Scipio kept Laelius by him until with his advice he should dispose of captives and hostages and the booty.
then when everything had been properly arranged, he furnished him with a quinquereme,1
put on shipboard the captives with Mago and about fifteen senators who had been captured with him, and sent Laelius to Rome to report the victory.
he himself spent the few days during which he had decided to remain at (New) Carthage in drilling his naval and land forces.
on the first day the legions would run under arms for four miles; on the second they were ordered to take care of their arms and clean them in front of their tents; on the third day with wooden foils they encountered each other after the manner of a regular battle and hurled missile weapons provided with a button at the end; on the fourth day they were given a rest; on the fifth they again ran quickly under arms.
this disposition of work and rest they maintained so long as they remained at (New) Carthage.
the oarsmen and marines, when the sea was calm, would sail out into open water and test the mobility of their ships in sham naval battles.
such training outside the city by land and sea steeled both bodies and minds for war. the city itself rang with preparations for war, since artisans [p. 197]
of all kinds were shut up in public workshops.
general inspected everything with the same care; now he was on the fleet and the docks, now he was with the legions as they ran; now he was giving his time to viewing the work that was done from day to day in shops and arsenal and on the docks, with the utmost rivalry, by the great multitude of artisans.
having made such a beginning, and having repaired battered parts of the wall, and leaving forces posted to defend the city, he set out for Tarraco, being approached by many embassies in the course of his march.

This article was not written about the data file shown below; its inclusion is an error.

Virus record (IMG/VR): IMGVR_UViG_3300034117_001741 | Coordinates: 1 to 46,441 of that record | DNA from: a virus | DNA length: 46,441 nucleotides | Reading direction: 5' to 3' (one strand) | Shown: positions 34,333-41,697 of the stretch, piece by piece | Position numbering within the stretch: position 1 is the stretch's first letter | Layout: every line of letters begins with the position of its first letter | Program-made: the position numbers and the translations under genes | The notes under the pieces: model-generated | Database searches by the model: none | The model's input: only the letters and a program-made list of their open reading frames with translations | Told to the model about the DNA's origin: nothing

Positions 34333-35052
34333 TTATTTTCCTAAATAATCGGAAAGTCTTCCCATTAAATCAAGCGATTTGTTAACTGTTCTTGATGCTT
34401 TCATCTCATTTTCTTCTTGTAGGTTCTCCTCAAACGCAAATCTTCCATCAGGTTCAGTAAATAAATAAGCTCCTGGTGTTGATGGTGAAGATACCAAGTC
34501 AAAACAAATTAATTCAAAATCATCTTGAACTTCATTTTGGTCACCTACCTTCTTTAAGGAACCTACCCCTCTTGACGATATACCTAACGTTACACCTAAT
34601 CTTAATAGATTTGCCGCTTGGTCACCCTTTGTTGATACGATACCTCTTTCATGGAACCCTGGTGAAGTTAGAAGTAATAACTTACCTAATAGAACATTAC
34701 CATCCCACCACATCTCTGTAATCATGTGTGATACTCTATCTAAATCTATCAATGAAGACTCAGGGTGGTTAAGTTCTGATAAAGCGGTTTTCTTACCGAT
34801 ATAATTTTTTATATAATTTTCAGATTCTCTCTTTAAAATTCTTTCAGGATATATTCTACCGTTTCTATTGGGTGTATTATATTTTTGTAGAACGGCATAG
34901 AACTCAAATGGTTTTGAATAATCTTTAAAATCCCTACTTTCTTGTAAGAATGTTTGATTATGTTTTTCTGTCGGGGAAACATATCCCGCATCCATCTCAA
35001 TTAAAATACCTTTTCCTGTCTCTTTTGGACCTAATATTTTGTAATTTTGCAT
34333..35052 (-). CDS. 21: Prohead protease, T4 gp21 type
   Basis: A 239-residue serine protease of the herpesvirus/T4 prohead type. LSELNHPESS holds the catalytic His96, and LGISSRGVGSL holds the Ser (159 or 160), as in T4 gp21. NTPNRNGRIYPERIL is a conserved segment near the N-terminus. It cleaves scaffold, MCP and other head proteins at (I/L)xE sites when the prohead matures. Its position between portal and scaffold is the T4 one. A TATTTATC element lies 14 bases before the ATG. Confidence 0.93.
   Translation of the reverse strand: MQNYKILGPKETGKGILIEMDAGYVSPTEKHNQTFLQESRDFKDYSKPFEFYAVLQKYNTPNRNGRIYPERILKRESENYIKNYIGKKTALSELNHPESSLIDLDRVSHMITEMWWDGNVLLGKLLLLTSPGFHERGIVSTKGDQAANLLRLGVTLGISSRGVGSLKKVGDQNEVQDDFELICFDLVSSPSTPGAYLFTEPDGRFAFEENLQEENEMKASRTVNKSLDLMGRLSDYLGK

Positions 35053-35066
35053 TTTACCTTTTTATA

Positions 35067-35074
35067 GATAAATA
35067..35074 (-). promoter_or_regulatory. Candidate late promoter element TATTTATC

some of these he answered and dismissed without stopping, some he postponed till he reached Tarraco, at which he had announced an assembly for all the allies new and old.
and nearly all the peoples dwelling on this side of the Ebro came together, and many also from the farther province.
the Carthaginian commanders at first purposely suppressed the news of the capture of (New) Carthage.
then, when the matter was too well known to be concealed or masked, their language would minimize it, saying that by a sudden arrival and almost by stealth on a single day a single city of Spain had been seized; and carried away by success on so small a scale, an arrogant youth in an excess of joy had given it the appearance of a great victory;
but when he heard that three generals, three victorious armies of the enemy were approaching, there would at once come to him the memory of the losses in his family.
such were their remarks in public, but in themselves they were by no means unaware what a mass of resources for every purpose had gone with the loss of (New) Carthage.